I was sitting on the dock of our diocesan camp, the Barbara C Harris Center, when I began feeling uncomfortable. Once I could put a finger on the feeling, I realized it was a niggling sensation of doubt.
In the sun, on the dock with my feet in the water, keeping an eye on some of our swimmers during a free swim period, I had a moment to wonder about this particular feeling. I was serving as a camp chaplain that week and all had gone well to date—things are always different at a camp which had last had campers for overnight camp three years ago, but it had been a wonderful week so far.
What was I missing, I considered. Had I forgotten to do something? Had I dropped a ball somewhere? Was someone waiting on an email from me?
Four campers distracted me by a group jump into the water from the floating dock—1, 2, 3, they yelled, holding hands as they hurled themselves into the lake.
Did I put my away message up, I kept thinking. Pay for my kids’ camp registration for next week? Prep the sermon for this evening? Put on enough sunblock?
The four campers jumping into the water from the floating dock had now become seven—now they were yelling to other counselors ‘HI [insert name of counselor here]!’ while hurling themselves off the dock, again holding hands as they jumped into the water.
I’m supposed to be doing something, right? I kept thinking. Being helpful? Having an epiphany (a vocational hazard for clergy)? Did I put the electrical bill on autopay this month? If I have this moment of “freedom”, maybe I should just meal plan for next week, out here, on the dock, by the lake, in the woods?
Nine kids—the floating dock now precariously tilting— jump into the water together. I have no idea what they agreed to yell, because their immense laughter and splashing drowned out anything intelligible.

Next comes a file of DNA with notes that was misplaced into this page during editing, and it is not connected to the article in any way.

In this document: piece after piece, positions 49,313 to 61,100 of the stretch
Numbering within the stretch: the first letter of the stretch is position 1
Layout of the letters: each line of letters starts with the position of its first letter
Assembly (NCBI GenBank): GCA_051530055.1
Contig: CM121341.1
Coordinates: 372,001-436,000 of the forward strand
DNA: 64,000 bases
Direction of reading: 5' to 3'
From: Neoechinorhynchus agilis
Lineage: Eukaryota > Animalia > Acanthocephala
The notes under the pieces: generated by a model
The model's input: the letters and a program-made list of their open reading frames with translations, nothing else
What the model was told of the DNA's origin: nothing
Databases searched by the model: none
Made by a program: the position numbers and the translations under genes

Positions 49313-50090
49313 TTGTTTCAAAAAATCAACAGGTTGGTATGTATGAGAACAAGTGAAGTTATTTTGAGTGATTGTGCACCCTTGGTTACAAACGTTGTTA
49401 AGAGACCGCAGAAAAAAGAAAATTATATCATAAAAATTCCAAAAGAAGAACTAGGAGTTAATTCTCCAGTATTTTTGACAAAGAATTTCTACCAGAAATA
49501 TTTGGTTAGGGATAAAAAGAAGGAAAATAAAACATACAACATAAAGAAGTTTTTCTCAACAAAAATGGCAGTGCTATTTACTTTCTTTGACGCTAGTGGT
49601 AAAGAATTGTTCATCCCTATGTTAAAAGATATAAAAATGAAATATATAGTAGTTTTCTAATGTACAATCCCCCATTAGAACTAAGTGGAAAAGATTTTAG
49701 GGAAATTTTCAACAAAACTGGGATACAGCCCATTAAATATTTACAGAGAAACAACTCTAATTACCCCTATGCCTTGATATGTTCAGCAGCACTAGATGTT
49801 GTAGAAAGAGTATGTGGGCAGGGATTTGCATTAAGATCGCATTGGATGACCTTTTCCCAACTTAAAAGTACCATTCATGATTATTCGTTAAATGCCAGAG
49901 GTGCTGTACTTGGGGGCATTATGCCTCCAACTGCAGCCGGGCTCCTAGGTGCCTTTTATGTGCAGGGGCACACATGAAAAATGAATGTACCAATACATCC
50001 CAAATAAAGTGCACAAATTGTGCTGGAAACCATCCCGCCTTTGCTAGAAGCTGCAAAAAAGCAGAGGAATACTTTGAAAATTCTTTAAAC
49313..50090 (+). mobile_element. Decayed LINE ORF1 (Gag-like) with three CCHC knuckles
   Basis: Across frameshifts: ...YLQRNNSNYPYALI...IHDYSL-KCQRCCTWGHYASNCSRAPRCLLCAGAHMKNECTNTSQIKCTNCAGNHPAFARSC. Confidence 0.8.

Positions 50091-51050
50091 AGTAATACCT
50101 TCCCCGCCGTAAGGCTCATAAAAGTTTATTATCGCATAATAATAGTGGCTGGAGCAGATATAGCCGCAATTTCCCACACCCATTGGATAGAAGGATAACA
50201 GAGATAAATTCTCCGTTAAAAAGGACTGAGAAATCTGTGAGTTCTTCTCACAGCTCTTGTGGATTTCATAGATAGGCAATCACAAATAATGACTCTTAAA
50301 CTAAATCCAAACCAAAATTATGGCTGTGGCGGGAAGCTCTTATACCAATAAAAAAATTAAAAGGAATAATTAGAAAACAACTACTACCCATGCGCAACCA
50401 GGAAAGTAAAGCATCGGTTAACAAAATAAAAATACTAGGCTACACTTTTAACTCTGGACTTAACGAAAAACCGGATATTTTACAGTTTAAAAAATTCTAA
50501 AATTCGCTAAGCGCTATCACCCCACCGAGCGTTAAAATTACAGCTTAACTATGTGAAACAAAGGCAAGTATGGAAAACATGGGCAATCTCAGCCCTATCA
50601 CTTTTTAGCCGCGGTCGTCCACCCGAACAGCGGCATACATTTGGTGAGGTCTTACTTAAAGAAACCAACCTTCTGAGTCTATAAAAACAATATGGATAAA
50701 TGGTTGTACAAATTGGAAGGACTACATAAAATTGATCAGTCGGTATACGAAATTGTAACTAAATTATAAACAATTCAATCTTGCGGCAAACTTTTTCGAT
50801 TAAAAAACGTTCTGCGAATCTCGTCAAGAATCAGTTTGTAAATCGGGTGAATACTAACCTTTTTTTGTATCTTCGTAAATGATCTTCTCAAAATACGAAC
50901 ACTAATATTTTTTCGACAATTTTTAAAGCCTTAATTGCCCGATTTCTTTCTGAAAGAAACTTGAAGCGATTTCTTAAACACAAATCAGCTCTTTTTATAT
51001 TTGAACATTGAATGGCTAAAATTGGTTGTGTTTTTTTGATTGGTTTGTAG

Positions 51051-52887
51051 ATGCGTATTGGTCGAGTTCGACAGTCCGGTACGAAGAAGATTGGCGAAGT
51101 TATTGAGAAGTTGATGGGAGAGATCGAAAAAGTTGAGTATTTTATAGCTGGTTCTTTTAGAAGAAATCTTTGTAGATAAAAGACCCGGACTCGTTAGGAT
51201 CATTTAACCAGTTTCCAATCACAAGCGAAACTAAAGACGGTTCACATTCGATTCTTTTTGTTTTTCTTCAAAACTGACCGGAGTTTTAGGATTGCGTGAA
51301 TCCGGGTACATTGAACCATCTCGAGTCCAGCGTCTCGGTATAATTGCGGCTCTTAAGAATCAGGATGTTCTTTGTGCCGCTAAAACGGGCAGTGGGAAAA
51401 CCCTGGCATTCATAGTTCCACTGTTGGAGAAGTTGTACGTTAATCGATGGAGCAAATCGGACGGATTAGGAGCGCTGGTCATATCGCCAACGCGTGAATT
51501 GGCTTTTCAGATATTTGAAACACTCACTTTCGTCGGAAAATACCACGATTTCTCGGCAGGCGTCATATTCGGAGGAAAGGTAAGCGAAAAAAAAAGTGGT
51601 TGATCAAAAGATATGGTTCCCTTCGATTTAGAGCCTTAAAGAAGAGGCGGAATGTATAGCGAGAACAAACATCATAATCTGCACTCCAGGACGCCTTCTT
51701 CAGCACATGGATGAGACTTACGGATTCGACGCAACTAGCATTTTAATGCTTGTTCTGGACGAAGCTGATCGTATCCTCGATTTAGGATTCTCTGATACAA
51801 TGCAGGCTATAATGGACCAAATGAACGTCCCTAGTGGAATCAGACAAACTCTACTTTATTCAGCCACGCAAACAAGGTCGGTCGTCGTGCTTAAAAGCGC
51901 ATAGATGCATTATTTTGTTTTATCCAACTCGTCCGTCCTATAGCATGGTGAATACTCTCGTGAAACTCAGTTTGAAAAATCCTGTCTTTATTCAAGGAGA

“Do not be afraid, little flock. For it is your Father’s good pleasure to give you the kingdom. Sell your possessions, and give alms. Make purses for yourselves that do not wear out, an unfailing treasure in heaven, where no thief comes near and no moth destroys. For where your treasure is, there your heart will be also.”
There are years when I have read this scripture or spoken to my children about it, and have thought to myself, this is a bit obvious even for Jesus. Of course, we know that what we value reflects the state of our heart—of COURSE we know not to hang on to the things ephemeral as if they were life jackets. Of COURSE we know that what we do in this life is a reflection of the faith we espouse.
But that day on the dock, with the kingdom of God right in front of me, literally getting me wet, it turns out that this scripture hadn’t truly settled in, and I started to notice the points where it wasn’t taking:
When my joy has been pinned on a specific outcome, and it doesn’t go to plan.
When my mind refuses to settle and rest in the now, and instead continually looks to the future.
When comparisons become habit and gratitude becomes muted.
When I keep thinking that the kingdom of God is something grand and profound, and instead, forget that it is steeped in us and around us, over and over again.
When I forget that we are the builders of the kingdom, with our own imperfect tools, on our own timeframes.
Even as we enter into September, I remember that feeling on the dock as though it was yesterday. As I sat there, plotting my own salvation through Good Protestant Effort, two girls readied themselves to jump into the water, just a few feet away from me. As they got ready to jump, they looked over at me, sitting alone. And one, with a sparkle in her eye, said ‘You want to jump in with us?’
I hesitated. And then I said yes, and I jumped into the water not caring about the next step, the follow-up, the plan. And it was fully glorious.